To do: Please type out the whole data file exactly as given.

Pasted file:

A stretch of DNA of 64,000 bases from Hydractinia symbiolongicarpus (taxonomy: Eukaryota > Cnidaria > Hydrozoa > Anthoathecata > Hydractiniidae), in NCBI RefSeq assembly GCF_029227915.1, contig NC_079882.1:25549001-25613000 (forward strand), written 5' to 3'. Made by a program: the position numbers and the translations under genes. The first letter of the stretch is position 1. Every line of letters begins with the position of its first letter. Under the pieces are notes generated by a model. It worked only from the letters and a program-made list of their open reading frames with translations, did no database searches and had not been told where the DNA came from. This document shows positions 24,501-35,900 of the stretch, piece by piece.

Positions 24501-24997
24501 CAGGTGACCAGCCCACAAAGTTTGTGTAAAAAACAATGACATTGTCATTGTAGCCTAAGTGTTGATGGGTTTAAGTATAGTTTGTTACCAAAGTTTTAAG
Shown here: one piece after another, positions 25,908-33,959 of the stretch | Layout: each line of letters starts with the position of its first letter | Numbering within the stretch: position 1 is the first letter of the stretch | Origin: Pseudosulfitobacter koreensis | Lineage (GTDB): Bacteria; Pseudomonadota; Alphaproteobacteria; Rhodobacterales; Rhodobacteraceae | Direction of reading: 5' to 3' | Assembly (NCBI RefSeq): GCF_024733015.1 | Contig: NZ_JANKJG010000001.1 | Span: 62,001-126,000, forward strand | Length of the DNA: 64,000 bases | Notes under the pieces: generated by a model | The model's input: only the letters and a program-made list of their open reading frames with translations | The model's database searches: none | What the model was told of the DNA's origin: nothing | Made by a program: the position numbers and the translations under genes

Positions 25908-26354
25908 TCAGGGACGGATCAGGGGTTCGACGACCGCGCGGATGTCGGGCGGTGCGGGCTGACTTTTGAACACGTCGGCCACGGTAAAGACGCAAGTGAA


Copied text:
A stretch of DNA of 64,000 bases from Hydractinia symbiolongicarpus (taxonomy: Eukaryota > Cnidaria > Hydrozoa > Anthoathecata > Hydractiniidae), in NCBI RefSeq assembly GCF_029227915.1, contig NC_079882.1:25549001-25613000 (forward strand), written 5' to 3'. Made by a program: the position numbers and the translations under genes. The first letter of the stretch is position 1. Every line of letters begins with the position of its first letter. Under the pieces are notes generated by a model. It worked only from the letters and a program-made list of their open reading frames with translations, did no database searches and had not been told where the DNA came from. This document shows positions 24,501-35,900 of the stretch, piece by piece.

Positions 24501-24997
24501 CAGGTGACCAGCCCACAAAGTTTGTGTAAAAAACAATGACATTGTCATTGTAGCCTAAGTGTTGATGGGTTTAAGTATAGTTTGTTACCAAAGTTTTAAG
Shown here: one piece after another, positions 25,908-33,959 of the stretch | Layout: each line of letters starts with the position of its first letter | Numbering within the stretch: position 1 is the first letter of the stretch | Origin: Pseudosulfitobacter koreensis | Lineage (GTDB): Bacteria; Pseudomonadota; Alphaproteobacteria; Rhodobacterales; Rhodobacteraceae | Direction of reading: 5' to 3' | Assembly (NCBI RefSeq): GCF_024733015.1 | Contig: NZ_JANKJG010000001.1 | Span: 62,001-126,000, forward strand | Length of the DNA: 64,000 bases | Notes under the pieces: generated by a model | The model's input: only the letters and a program-made list of their open reading frames with translations | The model's database searches: none | What the model was told of the DNA's origin: nothing | Made by a program: the position numbers and the translations under genes

Positions 25908-26354
25908 TCAGGGACGGATCAGGGGTTCGACGACCGCGCGGATGTCGGGCGGTGCGGGCTGACTTTTGAACACGTCGGCCACGGTAAAGACGCAAGTGAA